L.A. Bans Fracking for Some Reason: 'Our Walls Are Crumbling'

They’re not sure whether hydraulic fracturing (“fracking”) is occurring within Los Angeles, or to what extent. But by Gaia, they’re banning it. 

A raucous meeting at the L.A. City Council ended with cheers from the packed audience, the L.A. Times reports, after officials bowed to the will of the mob and took the first steps to stop a safe method of natural gas extraction that has shown no scientific evidence of significant environmental damage.

Pumpjacks are already dotted around the city, owing to the fact that California is rich in fossil fuels and once took their development seriously, before anti-development fanaticism took over. Many of the oil wells are quite cleverly disguised–which is why some residents came to the City Council meeting warning about “drilling” in their neighborhoods, seemingly unaware that they are surrounded by safe, clean, productive oil infrastructure.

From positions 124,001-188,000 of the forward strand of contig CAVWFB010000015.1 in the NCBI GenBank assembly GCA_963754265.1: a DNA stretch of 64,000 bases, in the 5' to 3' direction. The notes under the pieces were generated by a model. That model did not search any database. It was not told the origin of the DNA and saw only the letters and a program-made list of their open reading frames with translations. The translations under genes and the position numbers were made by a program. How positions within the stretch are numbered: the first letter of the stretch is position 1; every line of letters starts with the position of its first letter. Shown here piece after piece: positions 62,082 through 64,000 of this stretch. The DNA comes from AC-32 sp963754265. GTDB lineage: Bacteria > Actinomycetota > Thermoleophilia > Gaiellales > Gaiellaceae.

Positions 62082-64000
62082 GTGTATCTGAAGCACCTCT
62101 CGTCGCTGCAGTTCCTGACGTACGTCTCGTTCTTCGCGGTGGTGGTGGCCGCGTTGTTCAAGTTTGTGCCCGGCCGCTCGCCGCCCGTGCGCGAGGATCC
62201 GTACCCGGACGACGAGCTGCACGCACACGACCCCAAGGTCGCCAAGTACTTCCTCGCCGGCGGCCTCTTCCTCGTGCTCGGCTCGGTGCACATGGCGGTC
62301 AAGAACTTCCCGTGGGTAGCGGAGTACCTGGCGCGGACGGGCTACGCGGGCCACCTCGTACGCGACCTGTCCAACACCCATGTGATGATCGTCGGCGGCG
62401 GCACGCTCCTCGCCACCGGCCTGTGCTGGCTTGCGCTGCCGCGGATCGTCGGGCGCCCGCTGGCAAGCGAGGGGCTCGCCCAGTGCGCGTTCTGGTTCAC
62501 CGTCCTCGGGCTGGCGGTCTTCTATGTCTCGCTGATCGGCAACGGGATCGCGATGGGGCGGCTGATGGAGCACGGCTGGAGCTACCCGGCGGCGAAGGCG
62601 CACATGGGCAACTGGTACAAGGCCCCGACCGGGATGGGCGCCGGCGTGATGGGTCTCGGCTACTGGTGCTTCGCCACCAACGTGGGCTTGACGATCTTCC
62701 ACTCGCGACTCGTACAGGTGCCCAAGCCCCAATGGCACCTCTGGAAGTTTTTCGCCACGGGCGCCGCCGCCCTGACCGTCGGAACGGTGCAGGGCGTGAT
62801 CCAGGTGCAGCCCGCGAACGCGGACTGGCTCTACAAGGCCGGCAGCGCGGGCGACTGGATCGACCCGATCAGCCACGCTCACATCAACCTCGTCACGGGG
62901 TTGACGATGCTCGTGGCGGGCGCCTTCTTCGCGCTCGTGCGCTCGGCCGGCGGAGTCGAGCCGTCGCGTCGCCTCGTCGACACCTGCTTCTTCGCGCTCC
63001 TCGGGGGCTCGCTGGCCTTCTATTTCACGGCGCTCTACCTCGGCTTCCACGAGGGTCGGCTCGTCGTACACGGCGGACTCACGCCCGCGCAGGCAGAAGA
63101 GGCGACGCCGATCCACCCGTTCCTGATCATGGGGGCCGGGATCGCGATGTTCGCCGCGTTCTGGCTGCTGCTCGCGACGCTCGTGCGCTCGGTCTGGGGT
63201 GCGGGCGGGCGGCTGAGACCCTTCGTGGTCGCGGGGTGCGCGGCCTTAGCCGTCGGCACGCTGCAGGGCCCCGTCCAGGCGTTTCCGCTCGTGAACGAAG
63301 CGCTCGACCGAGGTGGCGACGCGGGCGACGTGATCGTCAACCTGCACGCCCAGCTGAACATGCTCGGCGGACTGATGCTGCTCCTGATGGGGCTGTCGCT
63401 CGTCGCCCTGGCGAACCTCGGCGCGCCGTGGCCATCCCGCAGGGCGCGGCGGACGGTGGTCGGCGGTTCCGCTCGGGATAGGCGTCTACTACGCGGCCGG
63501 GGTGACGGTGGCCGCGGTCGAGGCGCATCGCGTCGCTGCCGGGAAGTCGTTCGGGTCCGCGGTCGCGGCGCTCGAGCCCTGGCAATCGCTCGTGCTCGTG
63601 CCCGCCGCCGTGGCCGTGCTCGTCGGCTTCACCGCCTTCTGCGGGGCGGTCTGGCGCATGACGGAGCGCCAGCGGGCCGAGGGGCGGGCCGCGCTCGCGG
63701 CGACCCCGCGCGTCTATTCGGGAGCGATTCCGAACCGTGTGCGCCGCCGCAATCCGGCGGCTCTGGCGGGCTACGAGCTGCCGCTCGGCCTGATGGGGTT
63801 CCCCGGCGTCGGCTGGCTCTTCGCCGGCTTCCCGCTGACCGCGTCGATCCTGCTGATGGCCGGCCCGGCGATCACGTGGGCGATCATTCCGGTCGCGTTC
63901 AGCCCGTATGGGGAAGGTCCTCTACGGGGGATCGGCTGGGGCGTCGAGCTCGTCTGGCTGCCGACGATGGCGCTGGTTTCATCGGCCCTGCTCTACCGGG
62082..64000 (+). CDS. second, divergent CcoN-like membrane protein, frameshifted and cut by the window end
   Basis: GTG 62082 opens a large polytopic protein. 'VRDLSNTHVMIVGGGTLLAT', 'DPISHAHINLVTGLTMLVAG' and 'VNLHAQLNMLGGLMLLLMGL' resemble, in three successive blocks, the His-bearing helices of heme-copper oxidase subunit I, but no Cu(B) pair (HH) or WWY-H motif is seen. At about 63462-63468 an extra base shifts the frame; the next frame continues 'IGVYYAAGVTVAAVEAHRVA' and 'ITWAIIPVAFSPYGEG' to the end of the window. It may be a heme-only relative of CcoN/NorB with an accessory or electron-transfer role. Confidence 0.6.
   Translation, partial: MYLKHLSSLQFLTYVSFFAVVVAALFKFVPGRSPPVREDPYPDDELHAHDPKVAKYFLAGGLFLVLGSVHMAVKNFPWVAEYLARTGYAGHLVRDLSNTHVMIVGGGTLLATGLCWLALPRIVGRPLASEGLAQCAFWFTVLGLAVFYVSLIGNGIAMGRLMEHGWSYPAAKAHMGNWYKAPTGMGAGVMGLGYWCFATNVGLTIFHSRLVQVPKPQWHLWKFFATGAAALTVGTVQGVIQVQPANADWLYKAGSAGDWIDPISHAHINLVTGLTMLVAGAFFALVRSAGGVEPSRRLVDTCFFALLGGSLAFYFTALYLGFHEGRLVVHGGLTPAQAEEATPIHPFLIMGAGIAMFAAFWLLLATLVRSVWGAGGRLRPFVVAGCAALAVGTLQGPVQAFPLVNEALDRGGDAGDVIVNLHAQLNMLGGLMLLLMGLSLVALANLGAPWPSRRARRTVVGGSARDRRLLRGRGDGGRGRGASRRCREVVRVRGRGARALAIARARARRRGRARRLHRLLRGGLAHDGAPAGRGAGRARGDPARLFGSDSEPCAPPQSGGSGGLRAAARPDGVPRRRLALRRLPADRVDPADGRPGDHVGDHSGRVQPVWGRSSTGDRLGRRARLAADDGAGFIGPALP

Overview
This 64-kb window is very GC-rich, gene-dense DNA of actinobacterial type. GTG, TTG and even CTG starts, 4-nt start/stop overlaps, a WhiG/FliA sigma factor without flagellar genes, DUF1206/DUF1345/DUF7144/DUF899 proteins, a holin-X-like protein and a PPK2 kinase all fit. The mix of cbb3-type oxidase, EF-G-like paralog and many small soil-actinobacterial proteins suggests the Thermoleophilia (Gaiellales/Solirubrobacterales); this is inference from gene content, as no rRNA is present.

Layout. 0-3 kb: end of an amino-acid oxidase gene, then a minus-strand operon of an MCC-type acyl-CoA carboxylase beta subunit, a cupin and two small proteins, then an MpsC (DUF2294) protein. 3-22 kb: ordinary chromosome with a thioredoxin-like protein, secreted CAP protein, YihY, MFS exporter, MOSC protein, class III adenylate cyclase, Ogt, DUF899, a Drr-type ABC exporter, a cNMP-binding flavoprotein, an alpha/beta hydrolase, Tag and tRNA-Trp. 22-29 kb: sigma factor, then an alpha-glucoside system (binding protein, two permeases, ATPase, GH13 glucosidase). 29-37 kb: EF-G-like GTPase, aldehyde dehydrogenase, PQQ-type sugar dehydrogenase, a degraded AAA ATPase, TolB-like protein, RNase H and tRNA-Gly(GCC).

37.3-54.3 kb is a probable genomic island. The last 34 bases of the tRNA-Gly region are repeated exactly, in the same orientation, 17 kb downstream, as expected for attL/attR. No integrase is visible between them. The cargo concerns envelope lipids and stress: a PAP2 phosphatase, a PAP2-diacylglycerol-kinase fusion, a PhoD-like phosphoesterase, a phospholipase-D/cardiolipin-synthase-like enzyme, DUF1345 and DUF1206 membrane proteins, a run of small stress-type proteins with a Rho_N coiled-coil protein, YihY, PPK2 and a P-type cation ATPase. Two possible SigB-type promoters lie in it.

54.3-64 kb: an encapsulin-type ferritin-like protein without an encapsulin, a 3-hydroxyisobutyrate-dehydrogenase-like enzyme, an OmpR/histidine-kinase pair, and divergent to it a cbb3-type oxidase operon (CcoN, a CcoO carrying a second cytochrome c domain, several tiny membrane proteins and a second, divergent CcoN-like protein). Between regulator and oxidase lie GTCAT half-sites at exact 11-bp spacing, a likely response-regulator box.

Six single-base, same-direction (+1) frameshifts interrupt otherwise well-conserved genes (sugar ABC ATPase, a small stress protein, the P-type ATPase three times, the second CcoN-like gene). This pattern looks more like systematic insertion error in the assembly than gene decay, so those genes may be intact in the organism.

Reporter Emily Alpert Reyes chronicled some of the ignorance on display about fracking in L.A. and in general:

Environmentalists and neighborhood activists opposed to the practice and other kinds of well stimulation argue that such methods taint drinking water and trigger seismic activity.

“It is known to be an ecological disaster. It is known to be a health catastrophe,” said Kwazi Nkrumah, co-chair of the Martin Luther King Coalition of Greater Los Angeles. “And it’s also an economic bulldozer against the communities where it takes place.”

Several Angelenos complained about vibrations and other problems that they blamed on oil extraction activities at nearby wells.

“Our walls are crumbling,” said Llewyn Fowlkes, part of the Harbor Gateway North Neighborhood Council, which backs a ban. “Our sidewalks are pulling apart and cracking.”

The city council was probably relieved to be able to blame fracking, rather than poor management and shoddy maintenance, for the state of public infrastructure. 

In related news, L.A.’s unemployment rate hovers near 10%.


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